In January of this year, the Florida Supreme Court–yes, that’s the one–held in a 5-2 ruling that tax payer funded vouchers for private school violate the state’s constitution. I wonder what their reasons were. But why bother, when you’re George Will you can attack their motivations and the people who approve:
>But Florida’s Supreme Court fulfilled the desires of the teachers unions, and disrupted the lives of the 733 children and their parents, by declaring, in a 5 to 2 ruling, that the voucher program is incompatible with the state constitution. Specifically, and incredibly, the court held that the OSP violates the stipulation, which voters put into the constitution in 1998, that the state shall provide a “uniform, efficient, safe, secure, and high quality system of free public schools that allows students to obtain a high quality education.”
Gee, George. You say “incredibly” but you don’t bother to point to any of the court’s actual reasons for its positions. Unlike twice or thrice weekly columnists, and once a week TV pundits, courts publish detailed *arguments* for their positions. These arguments offer *reasons*. Sometimes they please people, sometimes they don’t. But that fact does not make them credible or incredible. They are incredible if they distort facts, or if they reason badly, or have no basis in the law.
But why bother with such details when you have the power of the simple assertion:
>The court’s ruling was a crashing non sequitur: that the public duty to provide something (quality education) entails a prohibition against providing it in a particular way (utilizing successful private educational institutions). The court’s ruling was neither constitutional law nor out of character, and it illustrates why the composition of courts has become such a contentious political issue.
As readers of this site know, a non sequitur is a logical fallacy. Like the straw man in the previous sentence; Will has hopelessly distorted the argument of the Florida Supreme Court. The following snippet from USA Today makes a point George didn’t:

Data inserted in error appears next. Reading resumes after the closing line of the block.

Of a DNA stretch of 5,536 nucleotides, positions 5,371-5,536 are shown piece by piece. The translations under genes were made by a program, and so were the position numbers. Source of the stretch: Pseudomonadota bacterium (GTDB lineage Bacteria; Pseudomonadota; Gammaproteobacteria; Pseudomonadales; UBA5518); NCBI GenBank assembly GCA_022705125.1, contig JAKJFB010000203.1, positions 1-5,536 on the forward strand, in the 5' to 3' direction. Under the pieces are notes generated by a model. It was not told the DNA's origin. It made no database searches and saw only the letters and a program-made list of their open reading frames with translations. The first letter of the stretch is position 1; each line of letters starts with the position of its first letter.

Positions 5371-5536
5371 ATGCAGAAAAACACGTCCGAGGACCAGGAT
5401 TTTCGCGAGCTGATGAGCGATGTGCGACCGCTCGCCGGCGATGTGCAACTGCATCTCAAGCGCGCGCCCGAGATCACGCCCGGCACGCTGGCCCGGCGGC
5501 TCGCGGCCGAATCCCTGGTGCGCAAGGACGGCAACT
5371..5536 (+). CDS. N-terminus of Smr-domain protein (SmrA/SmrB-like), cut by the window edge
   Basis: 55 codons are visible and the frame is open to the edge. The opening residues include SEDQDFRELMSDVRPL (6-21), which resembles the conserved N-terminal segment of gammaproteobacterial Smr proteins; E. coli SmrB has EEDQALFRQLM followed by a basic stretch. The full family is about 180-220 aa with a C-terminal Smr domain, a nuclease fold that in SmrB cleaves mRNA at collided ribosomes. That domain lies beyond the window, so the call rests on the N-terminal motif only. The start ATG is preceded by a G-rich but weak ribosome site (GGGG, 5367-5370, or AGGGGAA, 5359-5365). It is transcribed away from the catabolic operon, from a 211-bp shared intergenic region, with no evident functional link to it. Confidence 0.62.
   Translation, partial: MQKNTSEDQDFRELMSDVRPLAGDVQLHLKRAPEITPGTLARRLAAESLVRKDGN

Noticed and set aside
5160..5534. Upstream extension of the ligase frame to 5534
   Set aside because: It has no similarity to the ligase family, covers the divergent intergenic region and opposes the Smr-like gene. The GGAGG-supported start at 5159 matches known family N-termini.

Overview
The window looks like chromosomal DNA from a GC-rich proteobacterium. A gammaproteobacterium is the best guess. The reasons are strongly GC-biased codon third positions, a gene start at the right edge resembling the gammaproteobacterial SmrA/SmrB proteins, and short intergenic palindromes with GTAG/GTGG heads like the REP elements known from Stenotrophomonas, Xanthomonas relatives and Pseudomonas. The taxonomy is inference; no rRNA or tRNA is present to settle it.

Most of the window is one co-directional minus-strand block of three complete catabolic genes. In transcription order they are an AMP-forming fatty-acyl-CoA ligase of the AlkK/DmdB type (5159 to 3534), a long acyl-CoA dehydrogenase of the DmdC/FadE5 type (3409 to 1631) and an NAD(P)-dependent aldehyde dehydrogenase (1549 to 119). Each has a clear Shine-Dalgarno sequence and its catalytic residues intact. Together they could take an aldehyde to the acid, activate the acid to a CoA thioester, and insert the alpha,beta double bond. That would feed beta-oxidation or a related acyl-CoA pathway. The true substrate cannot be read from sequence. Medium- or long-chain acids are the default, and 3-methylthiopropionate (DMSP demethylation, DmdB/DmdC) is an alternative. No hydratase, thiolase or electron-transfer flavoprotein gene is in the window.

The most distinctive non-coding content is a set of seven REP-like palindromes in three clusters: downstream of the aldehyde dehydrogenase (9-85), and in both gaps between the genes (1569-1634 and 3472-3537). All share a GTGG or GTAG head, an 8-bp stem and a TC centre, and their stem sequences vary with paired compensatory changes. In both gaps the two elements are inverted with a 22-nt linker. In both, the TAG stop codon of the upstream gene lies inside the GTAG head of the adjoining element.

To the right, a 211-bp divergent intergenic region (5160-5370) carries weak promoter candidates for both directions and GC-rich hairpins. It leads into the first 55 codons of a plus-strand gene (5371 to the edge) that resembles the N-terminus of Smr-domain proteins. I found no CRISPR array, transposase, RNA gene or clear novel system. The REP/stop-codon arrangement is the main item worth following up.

>But Thursday’s ruling ultimately could affect these and other voucher programs. The court found that taxpayer support for private schools in general is unconstitutional because Florida’s constitution requires “a uniform, efficient, safe, secure and high-quality system of free public schools.” Private schools aren’t “uniform when compared with each other or the public system,” the justices wrote. They’re also exempt from public standards on teacher credentials and requirements to teach about a wide range of subjects, such as civics, U.S. and world history and minorities’ and women’s contributions to history.
So missing from Will’s argument is a discussion of what the court meant by “uniformity,” one of the central legal issues in their ruling. And its absence surely makes the Florida court’s ruling look silly and arbitrary. And so Will can make the following Cornynesque assertion: “The court’s ruling was neither constitutional law nor out of character, and it illustrates why the composition of courts has become such a contentious political issue.” Having avoided the content of their argument by straw man, will can turn to attacking the motivations of the judges (all five democrat appointees) and the people who were pleased by the ruling (the NEA). A crashing non sequitur indeed. Don’t misspell misspelling.
None of this means the court’s decision was right–which it probably was however–but it’s certainly not wrong on Will’s childish and confused libertarian whining. After all–what happens if the state gains financial access to private education? Then they will have the means and the power to enforce “uniformity”; that means the science class will have to teach something other than creationism.